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US labor organization AFL-CIO urges game developers to unionize in open letter

US labor organization AFL-CIO urges game developers to unionize in open letter

February 15, 2019 | By Alissa McAloon

February 15, 2019 | By Alissa McAloon
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“This is a moment for change. It won’t come from CEOs. It won’t come from corporate boards. And, it won’t come from any one person.”

- Liz Shuler, AFL-CIO secretary-treasurer, makes her case for a game developer union

In the wake of Activision Blizzard’s massive layoff wave, a move that was announced in the same call as the company’s record quarter, the union federation AFL-CIO has published an open letter to game developers urging members of the industry to organize.

The AFL-CIO itself is the largest labor organization in the United States and counts 55 individual unions (and more than 12.5 million workers) among its affiliates. 

The letter, readable in full on Kotaku, calls out many of the issues that have prompted conversations about unionization in just recent years like excessive crunch, toxic work conditions, inadequate pay, and job instability.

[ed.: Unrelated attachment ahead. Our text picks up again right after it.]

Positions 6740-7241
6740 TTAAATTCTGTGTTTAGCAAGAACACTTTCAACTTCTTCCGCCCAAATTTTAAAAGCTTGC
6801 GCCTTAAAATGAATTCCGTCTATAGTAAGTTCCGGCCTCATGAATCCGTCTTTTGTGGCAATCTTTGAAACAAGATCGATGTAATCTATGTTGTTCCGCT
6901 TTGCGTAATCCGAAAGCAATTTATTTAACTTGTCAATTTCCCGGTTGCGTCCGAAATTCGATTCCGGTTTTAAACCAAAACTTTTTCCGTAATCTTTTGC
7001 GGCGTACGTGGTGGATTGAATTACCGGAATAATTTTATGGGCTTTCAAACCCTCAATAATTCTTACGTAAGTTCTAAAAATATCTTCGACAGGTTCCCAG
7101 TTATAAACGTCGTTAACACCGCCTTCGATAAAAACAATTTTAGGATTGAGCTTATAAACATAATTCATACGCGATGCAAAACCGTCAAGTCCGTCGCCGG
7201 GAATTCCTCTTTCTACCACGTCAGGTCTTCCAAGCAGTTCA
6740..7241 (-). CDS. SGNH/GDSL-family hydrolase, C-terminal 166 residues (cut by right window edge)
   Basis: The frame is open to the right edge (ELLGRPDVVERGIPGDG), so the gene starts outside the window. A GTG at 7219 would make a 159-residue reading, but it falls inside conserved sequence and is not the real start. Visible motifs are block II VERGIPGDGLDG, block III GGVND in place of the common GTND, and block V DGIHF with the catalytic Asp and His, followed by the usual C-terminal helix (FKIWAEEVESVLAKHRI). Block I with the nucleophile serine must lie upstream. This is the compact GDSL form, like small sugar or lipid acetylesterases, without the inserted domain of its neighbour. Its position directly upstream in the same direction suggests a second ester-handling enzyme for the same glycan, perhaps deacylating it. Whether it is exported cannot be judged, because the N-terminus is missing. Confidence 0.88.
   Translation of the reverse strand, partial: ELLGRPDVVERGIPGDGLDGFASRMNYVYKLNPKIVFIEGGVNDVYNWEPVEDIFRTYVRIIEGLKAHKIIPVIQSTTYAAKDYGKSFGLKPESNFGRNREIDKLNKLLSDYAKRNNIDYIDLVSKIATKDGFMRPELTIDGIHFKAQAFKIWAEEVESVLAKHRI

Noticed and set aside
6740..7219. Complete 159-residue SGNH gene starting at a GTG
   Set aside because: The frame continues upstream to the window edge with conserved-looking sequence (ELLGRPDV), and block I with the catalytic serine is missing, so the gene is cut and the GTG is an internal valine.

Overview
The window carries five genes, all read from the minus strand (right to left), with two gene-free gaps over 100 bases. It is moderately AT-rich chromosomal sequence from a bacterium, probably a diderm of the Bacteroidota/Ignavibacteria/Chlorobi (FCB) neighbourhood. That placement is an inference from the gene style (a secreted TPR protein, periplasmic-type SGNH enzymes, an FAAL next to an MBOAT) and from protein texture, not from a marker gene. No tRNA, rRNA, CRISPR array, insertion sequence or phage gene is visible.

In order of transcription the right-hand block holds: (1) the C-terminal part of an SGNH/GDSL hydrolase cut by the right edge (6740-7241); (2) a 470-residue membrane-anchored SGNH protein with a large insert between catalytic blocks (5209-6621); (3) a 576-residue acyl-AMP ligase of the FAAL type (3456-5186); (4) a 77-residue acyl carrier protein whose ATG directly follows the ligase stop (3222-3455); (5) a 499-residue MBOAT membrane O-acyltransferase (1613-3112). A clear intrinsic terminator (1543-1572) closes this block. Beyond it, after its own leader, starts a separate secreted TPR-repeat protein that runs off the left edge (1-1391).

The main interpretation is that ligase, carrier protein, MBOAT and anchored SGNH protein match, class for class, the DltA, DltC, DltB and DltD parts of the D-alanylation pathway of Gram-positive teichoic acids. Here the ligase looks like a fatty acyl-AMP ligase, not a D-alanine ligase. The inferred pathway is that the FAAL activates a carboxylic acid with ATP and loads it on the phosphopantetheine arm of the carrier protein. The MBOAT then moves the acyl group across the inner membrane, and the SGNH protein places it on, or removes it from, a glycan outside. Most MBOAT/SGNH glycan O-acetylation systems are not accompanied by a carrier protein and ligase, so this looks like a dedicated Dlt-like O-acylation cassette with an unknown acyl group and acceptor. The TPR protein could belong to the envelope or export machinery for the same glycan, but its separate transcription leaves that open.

The industry, points out AFL-CIO’s secretary-treasurer Liz Shuler, boasted sales 3.6 times greater than those of the film industry in 2018, yet much of that financial success isn’t felt by the developers working on the games that generate those billions. 

“Executives are always quick to brag about your work. It’s the talk of every industry corner office and boardroom. They pay tribute to the games that capture our imaginations and seem to defy economic gravity. They talk up the latest innovations in virtual reality and celebrate record-smashing releases, as your creations reach unparalleled new heights,” says Shuler. 

“My question is this: what have you gotten in return? […] They get rich. They get notoriety. They get to be crowned visionaries and regarded as pioneers. What do you get? Outrageous hours and inadequate paychecks. Stressful, toxic work conditions that push you to your physical and mental limits. The fear that asking for better means risking your dream job.”

Shuler makes the argument that the change needed by the industry won’t happen on its own, and won’t come from those at the top of the triple-A development food chain. She calls out the work already done by Game Workers Unite, a group that got its start last year with the goal of advocating for a game developers union (and has already become a game developer-focused branch of the IWGB union in the UK), as evidence that game developers can “embrace the power of solidarity and prove that you don’t have to accept a broken, twisted status quo.“

“Change will happen when you gain leverage by joining together in a strong union,” says Shuler. “And, it will happen when you use your collective voice to bargain for a fair share of the wealth you create every day. No matter where you work, bosses will only offer fair treatment when you stand together and demand it."



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